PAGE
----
2018-06-23

About Me

  • Master's degree in statistics – used lots of R
library(survival)
data(pbc)
model <- coxph(Surv(time, status) ~ age + albumin, pbc)
  • Got a job doing bioinformatics – still doing lots of R

    GATTTGGGGTTCAAAGCAGTATCGATCAAATAGTAAATCCATTTGTTCAACTCACA
  • Bioinformatics = analysis of biological data with computers
  • Or, bioinformatician = data scientist who doesn’t use SQL

Case Study: Tabulating Files

  • 551 files, 41 GB; count lines with zeros

    chr8    127735434   127741434   0
    chr8    127741434   127850293   1
  • Naive R approach with data.table is easy to implement

for(filename in list.files() ) {
    input_data <- fread(filename)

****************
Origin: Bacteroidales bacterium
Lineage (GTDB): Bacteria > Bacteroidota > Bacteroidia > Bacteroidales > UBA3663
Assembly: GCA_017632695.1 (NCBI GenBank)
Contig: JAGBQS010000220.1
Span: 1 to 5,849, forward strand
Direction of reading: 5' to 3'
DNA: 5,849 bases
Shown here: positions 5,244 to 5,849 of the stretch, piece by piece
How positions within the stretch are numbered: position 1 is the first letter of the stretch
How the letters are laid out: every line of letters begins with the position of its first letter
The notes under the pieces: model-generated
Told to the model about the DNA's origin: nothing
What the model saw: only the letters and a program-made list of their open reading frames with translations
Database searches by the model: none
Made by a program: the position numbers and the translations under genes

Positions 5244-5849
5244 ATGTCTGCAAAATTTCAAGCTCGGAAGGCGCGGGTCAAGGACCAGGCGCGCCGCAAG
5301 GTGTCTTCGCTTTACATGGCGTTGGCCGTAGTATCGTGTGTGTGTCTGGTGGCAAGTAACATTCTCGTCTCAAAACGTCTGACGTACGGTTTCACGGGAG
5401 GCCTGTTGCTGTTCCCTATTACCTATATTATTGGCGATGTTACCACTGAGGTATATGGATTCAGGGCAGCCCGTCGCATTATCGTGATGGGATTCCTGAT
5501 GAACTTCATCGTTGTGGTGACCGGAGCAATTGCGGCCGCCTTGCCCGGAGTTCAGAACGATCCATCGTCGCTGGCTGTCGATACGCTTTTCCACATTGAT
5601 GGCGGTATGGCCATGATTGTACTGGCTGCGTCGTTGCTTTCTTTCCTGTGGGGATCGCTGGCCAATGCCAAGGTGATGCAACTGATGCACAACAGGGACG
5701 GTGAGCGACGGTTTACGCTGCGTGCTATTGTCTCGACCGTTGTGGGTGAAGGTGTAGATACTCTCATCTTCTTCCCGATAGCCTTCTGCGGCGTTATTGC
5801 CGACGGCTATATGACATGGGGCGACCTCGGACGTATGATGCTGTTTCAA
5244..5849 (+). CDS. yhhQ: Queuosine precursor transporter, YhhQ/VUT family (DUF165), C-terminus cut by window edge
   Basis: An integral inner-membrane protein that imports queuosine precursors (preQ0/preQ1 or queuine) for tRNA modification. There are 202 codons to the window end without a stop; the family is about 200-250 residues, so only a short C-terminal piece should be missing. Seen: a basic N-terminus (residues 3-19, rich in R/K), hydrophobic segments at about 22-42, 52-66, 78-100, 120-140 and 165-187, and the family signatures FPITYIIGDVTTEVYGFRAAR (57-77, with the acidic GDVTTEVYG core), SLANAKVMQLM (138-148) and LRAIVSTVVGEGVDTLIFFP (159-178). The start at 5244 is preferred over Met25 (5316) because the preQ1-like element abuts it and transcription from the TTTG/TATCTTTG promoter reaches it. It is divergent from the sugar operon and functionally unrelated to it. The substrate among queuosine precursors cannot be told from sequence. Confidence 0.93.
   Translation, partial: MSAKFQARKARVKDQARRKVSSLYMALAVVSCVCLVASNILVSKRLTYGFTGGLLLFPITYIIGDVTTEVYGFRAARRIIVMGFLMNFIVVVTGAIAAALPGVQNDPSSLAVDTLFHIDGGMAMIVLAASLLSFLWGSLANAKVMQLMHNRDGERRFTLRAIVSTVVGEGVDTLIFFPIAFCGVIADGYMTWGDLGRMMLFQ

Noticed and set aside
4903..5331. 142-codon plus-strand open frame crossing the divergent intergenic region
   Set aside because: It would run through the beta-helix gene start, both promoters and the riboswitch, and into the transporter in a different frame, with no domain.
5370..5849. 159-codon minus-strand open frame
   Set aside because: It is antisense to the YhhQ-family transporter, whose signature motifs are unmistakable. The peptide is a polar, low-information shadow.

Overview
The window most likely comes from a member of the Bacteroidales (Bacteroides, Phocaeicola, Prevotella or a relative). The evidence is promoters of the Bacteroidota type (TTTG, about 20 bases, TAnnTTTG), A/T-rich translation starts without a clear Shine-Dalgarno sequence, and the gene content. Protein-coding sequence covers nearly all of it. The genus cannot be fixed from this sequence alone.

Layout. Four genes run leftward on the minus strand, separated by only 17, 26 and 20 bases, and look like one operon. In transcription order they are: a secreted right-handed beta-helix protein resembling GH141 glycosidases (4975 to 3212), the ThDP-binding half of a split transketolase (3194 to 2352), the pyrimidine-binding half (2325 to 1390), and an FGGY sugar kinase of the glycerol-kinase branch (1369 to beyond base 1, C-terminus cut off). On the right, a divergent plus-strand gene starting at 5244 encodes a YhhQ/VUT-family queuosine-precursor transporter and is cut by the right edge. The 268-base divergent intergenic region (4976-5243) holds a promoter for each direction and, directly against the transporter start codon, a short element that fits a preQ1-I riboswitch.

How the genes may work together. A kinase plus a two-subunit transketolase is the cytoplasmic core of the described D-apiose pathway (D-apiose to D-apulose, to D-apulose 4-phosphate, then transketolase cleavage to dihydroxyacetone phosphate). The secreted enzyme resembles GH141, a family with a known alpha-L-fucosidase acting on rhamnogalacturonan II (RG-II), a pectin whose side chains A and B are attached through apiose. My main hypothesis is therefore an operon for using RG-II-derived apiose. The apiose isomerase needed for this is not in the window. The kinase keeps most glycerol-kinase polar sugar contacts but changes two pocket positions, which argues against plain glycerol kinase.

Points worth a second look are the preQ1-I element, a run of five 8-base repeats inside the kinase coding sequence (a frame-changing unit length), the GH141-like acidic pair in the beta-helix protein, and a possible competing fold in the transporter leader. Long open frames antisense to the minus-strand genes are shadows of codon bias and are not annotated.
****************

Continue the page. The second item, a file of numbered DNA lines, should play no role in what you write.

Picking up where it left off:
n_zeros <- sum(0 == input_data[[4]])
}
  • … but takes over 10 hours to run

Case Study: Introducing awk

  • Can write the same code in bash
for file in `ls`; do
    n_zeros=`awk '$4==0 {i++} END {print i}' $file`;
done
  • Runs in minutes, not hours – but what about everything else we want to do?
  • Hybrid approach: keep the R code, call awk with system()
for(filename in list.files() ) {
    awk <- paste("awk '$4==0 {i++} END {print i}'", filename)
    n_zeros <- system(awk, intern = TRUE)
}

Strategies

  • system(…, intern = TRUE)
  • data.table: fread("expression goes here")
  • tempfile()

Conclusion

  • Command line tools can speed up bottlenecks
  • Keep it simple: If there's anything you don't know how to implement in bash, you can do it in R